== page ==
“When I found out I had breast cancer, my friends and family were really there for me,” says Karly. “But it wasn’t until I joined a support group that I felt truly understood. Somehow knowing that everyone else in the room actually knew what I was experiencing inspired me and gave me confidence. Even today, five years after my diagnosis, I still attend the meetings. Sometimes being a ‘survivor’ is hard, too.”
Karly’s sentiments echo what others who have benefited from support groups affirm time and again: Sharing emotions and problems with others facing similar challenges can provide strength as well as numerous practical solutions. It helps people feel less alone and may even be therapeutic. Researchers are currently seeking to duplicate findings of a 1989 Stanford University study in which women with metastatic breast cancer who attended a support group survived about 18 months longer and were less depressed than women who didn’t seek group support.
If you are having trouble coping with a physical, mental or emotional problem, consider turning outside your immediate circle for help. When looking for a group, ask yourself these questions to ensure a good fit:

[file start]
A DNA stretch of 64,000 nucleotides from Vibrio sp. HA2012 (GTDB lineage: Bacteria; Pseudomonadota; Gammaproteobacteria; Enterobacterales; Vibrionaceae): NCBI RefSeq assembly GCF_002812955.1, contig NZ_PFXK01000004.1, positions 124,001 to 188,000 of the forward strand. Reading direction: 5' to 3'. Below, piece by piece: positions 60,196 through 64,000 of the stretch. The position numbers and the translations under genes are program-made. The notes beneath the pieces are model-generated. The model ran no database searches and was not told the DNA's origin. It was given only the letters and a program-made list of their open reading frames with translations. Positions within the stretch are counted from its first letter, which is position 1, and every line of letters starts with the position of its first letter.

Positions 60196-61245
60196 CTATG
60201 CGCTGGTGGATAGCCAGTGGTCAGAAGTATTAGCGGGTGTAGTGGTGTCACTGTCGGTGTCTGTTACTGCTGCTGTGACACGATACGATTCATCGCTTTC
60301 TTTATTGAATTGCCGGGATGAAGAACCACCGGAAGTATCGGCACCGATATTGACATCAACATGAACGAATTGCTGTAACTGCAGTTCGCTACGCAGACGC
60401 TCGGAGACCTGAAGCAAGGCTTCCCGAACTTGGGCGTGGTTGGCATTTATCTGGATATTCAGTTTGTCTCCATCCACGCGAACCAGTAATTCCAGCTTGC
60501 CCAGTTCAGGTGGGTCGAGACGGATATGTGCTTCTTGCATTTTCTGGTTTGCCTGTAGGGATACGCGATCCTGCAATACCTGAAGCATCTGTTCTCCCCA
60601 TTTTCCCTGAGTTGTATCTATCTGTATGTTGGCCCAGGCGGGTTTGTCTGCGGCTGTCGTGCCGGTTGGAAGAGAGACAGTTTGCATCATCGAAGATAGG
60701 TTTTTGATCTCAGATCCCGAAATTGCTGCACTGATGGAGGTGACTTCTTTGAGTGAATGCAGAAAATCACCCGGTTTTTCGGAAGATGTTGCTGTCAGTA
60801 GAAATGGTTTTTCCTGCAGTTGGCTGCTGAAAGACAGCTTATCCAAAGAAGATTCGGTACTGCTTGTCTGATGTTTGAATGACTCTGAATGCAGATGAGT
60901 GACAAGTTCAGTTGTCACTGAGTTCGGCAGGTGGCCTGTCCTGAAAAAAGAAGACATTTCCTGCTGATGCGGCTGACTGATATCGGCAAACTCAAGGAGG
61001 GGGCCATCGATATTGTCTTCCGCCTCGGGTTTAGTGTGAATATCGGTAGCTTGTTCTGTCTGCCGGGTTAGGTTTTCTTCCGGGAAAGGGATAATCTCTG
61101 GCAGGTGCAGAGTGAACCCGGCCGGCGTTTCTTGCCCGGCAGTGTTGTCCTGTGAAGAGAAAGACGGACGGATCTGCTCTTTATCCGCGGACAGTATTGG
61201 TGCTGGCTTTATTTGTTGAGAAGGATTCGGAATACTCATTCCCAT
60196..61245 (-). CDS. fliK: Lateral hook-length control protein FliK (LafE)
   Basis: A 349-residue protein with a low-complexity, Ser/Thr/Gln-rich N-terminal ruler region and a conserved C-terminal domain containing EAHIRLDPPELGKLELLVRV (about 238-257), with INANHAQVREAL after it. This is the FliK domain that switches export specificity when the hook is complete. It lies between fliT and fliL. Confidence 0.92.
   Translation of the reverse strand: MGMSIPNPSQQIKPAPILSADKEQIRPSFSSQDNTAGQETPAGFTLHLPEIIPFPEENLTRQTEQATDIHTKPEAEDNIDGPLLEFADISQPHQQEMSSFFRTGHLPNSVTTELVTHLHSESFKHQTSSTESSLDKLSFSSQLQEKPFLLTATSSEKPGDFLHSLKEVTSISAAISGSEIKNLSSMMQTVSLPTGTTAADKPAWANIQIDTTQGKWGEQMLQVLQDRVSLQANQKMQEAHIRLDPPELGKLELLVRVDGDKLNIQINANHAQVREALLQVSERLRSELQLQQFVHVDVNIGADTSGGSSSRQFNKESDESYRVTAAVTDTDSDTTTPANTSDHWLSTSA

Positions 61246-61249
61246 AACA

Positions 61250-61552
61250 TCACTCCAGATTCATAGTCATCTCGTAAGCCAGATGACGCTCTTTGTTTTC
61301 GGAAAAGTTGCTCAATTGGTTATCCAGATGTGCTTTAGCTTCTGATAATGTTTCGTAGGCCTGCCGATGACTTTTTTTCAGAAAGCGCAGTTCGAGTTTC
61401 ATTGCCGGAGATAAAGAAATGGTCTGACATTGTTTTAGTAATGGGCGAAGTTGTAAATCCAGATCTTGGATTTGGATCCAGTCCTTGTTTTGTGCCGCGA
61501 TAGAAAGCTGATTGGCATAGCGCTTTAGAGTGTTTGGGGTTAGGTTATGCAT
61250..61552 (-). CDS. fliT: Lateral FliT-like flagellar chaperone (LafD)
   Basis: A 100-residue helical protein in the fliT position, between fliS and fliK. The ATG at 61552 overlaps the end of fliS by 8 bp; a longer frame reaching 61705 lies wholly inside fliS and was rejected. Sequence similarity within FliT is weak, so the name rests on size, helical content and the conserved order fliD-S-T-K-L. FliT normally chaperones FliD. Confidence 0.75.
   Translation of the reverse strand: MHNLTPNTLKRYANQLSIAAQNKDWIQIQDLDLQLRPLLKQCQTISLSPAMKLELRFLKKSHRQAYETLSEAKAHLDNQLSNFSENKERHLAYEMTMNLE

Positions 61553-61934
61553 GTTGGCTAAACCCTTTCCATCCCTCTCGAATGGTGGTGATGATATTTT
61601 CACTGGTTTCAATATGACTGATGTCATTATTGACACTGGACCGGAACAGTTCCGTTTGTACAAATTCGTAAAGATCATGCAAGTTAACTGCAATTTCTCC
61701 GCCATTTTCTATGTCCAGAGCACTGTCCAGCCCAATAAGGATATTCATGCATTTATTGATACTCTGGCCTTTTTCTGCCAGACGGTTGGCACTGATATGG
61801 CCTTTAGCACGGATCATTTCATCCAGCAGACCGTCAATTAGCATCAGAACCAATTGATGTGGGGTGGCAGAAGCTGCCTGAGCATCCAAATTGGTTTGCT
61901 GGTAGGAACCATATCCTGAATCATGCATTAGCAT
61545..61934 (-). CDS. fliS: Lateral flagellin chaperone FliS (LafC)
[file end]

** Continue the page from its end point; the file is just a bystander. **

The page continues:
- Do I prefer a structured, classroom-like setting or would I feel more at ease in a spontaneous, homelike setting?
- Would I like a professional facilitator, such as a social worker or a nurse, to run the group or would I prefer a group in which the members themselves take turns leading the meeting?
- Will I feel uncomfortable exchanging personal details with others?
- Would a faith-based group appeal to me?
- Would I prefer a single-sex or mixed-sex group?
Ask your physician, other healthcare providers, friends or clergy members for suggestions if you think a support group could be helpful. And remember, there is no harm in trying. If you find that a particular group is not right for you, you can visit another or hold off until you’re ready.